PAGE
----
Sunday, 22 February 2015

A fair, a talk, some wool and a bit of spinning

Unravel - a the knitting fair

Yesterday I went to Unravel at the Farnham Maltings with a friend form my Guild. They have this annual knitting event with a lot of stalls selling wool and accessories, a few courses and talks.

It is a full day, your senses are overloaded and when you first arrive you walk around in a sort of trance, picking up wool here, gazing at colours there and trying to see everything all at once, through the many, many people who are all there, doing the same thing.

So, we walked through the great hall first. Stopped at length at the John Arbon stall as he had a lot of fibre there this year, and you can usually grab some sort of bargain if you root around the offers in a large tub to the side. He had some very good fibre on show, superwash wensleydale was my favourite - in fact gotland and wensleydale wool are by far my all-shining fibre favourites at the moment - loose locks (both), a strong hairy fibre (wensleydale), and they can have the most beautiful silvery greys. It was great. I got some bags from the big tub, and we went on our way through the hall.....

The wool

And what was next - well, there was the Little Grey Sheep stall with bags of gotland fleece just waiting to be felt and adored. I bought 1 kg of this fleece - extravagant I know, but I already have a spinning project on the go with grey wensleydale so this will fit very well with that in the ply. 

There is just so much stuff at Unravel, and you can get a bit carried away. Room after room of dyed yarn. I have to say I find quite a number of the stalls are repetitive, there is only little variation on the theme of dyed yarn, but luckily there are also stalls with buttons, some with vintage woollen mill items and rug wool, and some with natural wools waiting to be dyed. And that was where Texere fitted in - they had the most beautiful singles wensley dale wool in large hanks - so there is the theme again, the strong yarn with a great soft lustre. I went back there in the afternoon and bought around 1 kg of that too!

For lunch we went into Farnham via the New Ashgate Gallery of craft. It is a fine little gallery with some good things, a bit of jewellery, ceramics, prints and paintings. There were some Barry Stedman pots there so I got to see what his chunky work is like, and some nice glass things.

After lunch we went to the Craft Study Centre to see the historical exhibition of students' work, FARNHAM TEXTILES 1949-2015: Celebrating sixty-six years, which was a mixture of books showing systematic approaches to dyeing with synthetic dyes and small displays of finished items, including a lace shawl that was in the most intricate work I have seen in a long time. There was also a pleated and heat-set scarf in the manner of Reiko Sudo (might have been hers, but I didn't check the list and there was no label) - good to see in reality what you otherwise see in photos.

A talk

.......Then back to the Maltings to buy more stuff - shawl pins and that wonderful wool at Texere, and then on to sit in on a lecture by Alison Ellen, the knitwear designer. This was an inspiring talk - on how she works with colour in her design. She really only covered those basic techniques that have been tested in assignment 2 of the course, but here it was shown in practice. If I take a couple of things from the talk that I will think about more in my own work it is her treatment of colour proportions derived from photographs, say, using a theme (her examples included green, but she also covered reds in another image) - and sampling using first simple stitches and then gradually working up more samples to play with the idea. Her language also showed how reflective she is about her work. She used the term 'cloth' about the knitted fabric. OK, that may sound obvious, but when I have been making knitted garments, I use the word 'knitting' about it, or a 'knitted' thing, but that slight inflection of the word changes things I think. knitting is a cloth-making process and by showing how it makes a fabric, a certain value is giving to it that elevates it and gives it a certain value. She also spoke about using rhythm and repeat in her colour designs, and thinking about slight variations derived in the dyeing process as 'syncopations'. Again that musical reference, but an interesting dimension to thinking about the work of what design can do. Alison Ellen is a true craftsperson and I think her designs for hand knitted garments are of a quality rare in the knitwear world.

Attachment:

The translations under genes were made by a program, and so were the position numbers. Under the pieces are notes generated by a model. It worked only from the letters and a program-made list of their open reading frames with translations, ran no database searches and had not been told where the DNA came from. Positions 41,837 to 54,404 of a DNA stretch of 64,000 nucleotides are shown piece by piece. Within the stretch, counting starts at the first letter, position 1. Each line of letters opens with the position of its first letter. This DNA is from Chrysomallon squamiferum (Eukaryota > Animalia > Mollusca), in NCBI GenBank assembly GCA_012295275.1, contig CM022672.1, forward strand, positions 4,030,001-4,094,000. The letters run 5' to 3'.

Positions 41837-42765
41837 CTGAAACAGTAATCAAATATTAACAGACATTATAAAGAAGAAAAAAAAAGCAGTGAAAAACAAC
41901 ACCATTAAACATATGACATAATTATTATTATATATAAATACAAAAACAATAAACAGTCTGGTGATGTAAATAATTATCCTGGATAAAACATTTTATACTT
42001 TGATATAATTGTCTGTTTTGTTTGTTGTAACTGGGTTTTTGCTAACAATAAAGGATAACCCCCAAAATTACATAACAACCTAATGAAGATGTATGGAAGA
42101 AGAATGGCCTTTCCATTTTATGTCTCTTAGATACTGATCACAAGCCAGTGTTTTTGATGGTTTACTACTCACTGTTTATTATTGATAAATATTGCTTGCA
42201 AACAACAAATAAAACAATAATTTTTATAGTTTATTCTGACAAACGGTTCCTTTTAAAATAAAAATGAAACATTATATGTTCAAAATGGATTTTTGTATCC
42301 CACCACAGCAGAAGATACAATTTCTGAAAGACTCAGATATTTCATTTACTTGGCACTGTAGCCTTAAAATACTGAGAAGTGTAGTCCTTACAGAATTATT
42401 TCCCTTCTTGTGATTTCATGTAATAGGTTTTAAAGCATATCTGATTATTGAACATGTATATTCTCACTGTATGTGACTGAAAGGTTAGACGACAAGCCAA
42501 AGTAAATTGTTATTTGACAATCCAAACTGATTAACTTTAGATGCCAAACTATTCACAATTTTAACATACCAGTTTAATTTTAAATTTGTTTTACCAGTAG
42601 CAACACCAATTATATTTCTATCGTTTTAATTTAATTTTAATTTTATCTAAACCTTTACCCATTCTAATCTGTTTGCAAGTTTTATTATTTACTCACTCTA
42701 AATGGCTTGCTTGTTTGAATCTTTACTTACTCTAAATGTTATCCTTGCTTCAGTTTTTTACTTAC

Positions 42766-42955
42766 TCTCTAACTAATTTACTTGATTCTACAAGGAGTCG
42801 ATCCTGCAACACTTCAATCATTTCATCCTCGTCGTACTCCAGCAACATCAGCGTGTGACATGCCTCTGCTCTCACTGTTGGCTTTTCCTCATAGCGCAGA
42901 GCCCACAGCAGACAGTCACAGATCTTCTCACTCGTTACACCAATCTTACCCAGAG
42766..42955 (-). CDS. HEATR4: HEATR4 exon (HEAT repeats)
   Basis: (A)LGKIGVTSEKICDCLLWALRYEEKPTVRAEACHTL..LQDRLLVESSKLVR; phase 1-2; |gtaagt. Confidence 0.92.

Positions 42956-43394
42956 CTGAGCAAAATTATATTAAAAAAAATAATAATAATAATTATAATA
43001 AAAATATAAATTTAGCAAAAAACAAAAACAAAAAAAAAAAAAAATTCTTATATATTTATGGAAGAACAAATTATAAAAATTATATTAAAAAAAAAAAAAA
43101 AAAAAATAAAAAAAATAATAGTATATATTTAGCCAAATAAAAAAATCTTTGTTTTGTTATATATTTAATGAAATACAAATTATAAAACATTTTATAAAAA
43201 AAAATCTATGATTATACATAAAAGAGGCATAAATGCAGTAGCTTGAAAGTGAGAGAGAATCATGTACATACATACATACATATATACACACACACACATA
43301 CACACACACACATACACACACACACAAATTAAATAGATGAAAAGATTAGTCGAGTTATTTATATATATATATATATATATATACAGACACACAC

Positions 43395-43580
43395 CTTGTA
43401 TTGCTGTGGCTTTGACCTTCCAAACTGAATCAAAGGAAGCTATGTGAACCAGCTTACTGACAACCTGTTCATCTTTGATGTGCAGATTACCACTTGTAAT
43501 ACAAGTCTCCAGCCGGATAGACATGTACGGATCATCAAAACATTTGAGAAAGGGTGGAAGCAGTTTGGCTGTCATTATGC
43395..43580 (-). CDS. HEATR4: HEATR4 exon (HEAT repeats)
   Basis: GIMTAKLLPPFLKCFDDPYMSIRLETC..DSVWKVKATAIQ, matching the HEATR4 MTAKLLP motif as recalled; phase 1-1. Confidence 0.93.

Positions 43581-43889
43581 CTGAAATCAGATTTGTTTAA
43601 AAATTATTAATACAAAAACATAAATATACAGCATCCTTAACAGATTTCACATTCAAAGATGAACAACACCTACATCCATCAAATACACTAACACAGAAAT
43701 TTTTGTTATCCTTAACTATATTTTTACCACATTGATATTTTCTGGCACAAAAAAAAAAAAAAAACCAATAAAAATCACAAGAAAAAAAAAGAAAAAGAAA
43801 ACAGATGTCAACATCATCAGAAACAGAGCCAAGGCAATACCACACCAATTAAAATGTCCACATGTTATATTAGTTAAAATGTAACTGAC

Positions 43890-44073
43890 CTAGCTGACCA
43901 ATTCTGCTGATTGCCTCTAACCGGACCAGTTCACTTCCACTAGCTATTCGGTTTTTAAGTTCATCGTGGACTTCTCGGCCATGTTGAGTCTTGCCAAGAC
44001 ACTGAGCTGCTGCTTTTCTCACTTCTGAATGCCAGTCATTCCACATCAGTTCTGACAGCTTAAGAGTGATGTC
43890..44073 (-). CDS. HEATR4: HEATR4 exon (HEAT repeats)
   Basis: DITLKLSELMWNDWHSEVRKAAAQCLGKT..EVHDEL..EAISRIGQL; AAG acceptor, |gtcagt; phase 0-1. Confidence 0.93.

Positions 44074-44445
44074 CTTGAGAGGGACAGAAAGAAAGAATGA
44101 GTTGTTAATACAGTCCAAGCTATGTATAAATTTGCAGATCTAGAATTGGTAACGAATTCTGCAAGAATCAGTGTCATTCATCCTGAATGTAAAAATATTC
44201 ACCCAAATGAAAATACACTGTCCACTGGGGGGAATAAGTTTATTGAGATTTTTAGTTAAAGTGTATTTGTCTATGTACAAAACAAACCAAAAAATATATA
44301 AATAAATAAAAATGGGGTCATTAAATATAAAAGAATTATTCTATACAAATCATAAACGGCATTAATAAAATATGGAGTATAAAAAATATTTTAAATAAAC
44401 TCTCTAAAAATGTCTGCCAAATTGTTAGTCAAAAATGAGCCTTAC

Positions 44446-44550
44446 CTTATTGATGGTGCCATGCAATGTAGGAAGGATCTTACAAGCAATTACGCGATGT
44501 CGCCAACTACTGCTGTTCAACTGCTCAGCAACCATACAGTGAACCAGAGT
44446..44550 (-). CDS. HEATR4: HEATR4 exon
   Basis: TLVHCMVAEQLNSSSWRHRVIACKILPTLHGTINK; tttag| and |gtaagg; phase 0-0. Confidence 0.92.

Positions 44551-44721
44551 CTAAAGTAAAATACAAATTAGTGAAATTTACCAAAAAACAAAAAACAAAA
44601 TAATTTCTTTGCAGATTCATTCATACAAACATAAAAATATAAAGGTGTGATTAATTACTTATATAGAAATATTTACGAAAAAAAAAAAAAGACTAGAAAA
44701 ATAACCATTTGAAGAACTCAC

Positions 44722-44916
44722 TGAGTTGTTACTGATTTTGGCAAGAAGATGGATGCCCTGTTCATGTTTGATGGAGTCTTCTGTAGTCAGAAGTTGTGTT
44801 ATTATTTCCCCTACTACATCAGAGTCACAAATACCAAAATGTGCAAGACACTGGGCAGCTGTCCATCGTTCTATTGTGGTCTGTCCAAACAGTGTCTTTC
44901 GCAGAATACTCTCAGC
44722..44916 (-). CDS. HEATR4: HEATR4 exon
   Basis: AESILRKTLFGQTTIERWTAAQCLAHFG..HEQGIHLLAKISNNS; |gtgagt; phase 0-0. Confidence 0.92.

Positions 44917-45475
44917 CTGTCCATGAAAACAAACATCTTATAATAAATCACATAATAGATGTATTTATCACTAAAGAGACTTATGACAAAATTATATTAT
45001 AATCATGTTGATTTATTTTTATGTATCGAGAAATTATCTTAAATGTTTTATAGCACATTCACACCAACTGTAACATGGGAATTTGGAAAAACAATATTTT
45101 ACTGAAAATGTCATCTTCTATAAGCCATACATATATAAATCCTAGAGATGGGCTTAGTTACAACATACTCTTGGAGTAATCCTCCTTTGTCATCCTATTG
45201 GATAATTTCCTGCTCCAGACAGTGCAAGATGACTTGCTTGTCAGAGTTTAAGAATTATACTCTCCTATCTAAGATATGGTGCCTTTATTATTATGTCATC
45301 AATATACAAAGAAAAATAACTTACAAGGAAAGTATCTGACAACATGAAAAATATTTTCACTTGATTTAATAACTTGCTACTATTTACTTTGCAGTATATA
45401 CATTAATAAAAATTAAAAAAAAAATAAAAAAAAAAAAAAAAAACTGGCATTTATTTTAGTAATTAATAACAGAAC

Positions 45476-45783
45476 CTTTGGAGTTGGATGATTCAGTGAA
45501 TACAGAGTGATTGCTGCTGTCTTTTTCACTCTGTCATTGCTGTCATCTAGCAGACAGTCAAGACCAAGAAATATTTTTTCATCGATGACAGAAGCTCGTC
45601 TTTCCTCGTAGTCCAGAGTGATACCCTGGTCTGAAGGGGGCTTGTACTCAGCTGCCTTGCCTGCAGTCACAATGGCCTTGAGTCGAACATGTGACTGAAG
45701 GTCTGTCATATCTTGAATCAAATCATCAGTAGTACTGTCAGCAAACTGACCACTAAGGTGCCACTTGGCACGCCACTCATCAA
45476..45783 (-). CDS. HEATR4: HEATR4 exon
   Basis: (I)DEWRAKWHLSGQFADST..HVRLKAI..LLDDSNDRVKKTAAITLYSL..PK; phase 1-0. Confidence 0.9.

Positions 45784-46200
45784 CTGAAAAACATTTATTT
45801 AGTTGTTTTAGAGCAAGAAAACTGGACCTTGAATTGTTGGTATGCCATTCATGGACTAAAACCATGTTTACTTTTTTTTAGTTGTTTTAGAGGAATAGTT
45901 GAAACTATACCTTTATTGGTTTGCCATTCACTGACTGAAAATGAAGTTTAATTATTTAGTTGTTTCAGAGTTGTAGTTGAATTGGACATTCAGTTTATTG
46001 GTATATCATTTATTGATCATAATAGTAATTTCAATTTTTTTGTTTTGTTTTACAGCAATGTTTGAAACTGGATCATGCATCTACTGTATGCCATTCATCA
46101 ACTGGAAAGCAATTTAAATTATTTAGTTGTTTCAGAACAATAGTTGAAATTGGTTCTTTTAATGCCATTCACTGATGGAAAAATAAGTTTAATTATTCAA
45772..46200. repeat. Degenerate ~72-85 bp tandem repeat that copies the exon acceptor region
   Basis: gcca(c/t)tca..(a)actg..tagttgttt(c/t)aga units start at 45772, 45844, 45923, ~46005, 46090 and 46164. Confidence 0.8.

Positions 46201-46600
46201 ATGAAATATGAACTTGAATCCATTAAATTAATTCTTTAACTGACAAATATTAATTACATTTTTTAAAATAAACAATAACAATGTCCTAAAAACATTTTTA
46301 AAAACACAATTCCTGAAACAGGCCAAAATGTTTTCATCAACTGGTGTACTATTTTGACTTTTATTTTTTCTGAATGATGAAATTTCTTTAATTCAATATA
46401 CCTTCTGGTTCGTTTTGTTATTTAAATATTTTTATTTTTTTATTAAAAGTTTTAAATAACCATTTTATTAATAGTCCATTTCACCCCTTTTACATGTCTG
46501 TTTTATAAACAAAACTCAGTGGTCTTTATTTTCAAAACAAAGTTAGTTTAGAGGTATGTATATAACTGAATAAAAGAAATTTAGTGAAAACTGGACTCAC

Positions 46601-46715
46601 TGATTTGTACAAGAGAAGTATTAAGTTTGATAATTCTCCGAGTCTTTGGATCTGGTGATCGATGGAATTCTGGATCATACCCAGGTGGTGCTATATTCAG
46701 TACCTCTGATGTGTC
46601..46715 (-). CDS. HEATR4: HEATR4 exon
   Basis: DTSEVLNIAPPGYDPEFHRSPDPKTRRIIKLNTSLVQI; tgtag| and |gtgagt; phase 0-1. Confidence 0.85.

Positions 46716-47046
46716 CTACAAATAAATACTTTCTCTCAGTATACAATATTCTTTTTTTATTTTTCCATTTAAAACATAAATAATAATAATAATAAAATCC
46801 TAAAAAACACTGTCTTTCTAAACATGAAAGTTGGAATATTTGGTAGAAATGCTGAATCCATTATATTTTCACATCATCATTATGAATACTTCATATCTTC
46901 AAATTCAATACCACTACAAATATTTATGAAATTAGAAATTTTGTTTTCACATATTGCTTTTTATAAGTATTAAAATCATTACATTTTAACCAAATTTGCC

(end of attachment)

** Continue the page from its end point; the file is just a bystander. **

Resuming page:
And a bit of spinning

Obviously with such a full day there was not a lot of time to rest when I got home. However I knew what was in those bags and I wanted to bond with some of it straightaway. The wensleydale yarn was washed and hung to dry in preparation for dyeing some day. It is a very strong yarn and has a heavy body to it - I suspect it will hang well. It deserves a special pattern so that project is still to come. But as I alluded to I have some dark gotland lambswool on my spinningwheel destined for a project with some paler wensleydale, so I pulled out the darker strands of the new fleece and am now spinning it into the lambswool with some interesting green-black silk to create a bit of interest - a very slow project done on the side or when I have a moment of longing for spinning. Oh, it is a delight to spin a beautiful fleece - I spin from the grease (i.e. unwashed with the lanolin still in) or from commercially prepared rovings (I don't care too much for carding, there is just not the time and it is one preparation step that industry has made so much lighter). I don't mind the slight odour of urine and sheep, in fact I find it  comforting - it is almost the closest I can get to the nature of the animal without rearing it, and that is a gift from nature in the process of making.

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